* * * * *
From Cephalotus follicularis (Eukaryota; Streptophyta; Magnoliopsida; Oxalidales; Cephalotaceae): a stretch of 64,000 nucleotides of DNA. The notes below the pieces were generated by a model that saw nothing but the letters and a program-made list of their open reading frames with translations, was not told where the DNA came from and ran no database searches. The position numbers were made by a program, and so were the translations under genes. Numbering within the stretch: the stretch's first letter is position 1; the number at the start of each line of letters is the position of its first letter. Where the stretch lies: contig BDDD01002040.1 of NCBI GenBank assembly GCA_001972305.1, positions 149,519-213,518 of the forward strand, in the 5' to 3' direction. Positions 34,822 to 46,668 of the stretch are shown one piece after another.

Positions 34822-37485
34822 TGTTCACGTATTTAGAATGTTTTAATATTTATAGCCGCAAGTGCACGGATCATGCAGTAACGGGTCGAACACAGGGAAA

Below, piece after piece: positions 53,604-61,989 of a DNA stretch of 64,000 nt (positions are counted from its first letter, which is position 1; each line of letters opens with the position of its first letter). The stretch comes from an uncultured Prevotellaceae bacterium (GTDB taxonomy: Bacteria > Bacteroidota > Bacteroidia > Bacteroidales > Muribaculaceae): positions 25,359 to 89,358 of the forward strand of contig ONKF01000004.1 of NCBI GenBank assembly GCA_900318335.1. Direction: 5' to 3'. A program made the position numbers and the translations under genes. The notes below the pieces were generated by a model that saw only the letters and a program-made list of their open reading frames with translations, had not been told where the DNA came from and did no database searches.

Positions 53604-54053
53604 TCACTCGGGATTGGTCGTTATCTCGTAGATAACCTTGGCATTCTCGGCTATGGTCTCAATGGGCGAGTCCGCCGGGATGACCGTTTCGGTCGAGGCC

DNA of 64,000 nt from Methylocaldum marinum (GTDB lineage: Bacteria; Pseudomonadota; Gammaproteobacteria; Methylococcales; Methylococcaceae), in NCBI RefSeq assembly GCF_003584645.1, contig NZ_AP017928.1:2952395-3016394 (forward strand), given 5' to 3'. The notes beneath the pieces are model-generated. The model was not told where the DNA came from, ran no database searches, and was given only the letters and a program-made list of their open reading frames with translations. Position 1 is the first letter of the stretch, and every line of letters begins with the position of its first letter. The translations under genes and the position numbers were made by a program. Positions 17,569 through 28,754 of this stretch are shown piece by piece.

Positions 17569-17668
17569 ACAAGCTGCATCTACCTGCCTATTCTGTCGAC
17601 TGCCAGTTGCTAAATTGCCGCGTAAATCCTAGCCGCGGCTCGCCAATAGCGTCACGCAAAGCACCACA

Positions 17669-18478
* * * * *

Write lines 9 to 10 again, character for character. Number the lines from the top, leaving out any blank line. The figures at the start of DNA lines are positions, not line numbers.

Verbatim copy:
17569 ACAAGCTGCATCTACCTGCCTATTCTGTCGAC
17601 TGCCAGTTGCTAAATTGCCGCGTAAATCCTAGCCGCGGCTCGCCAATAGCGTCACGCAAAGCACCACA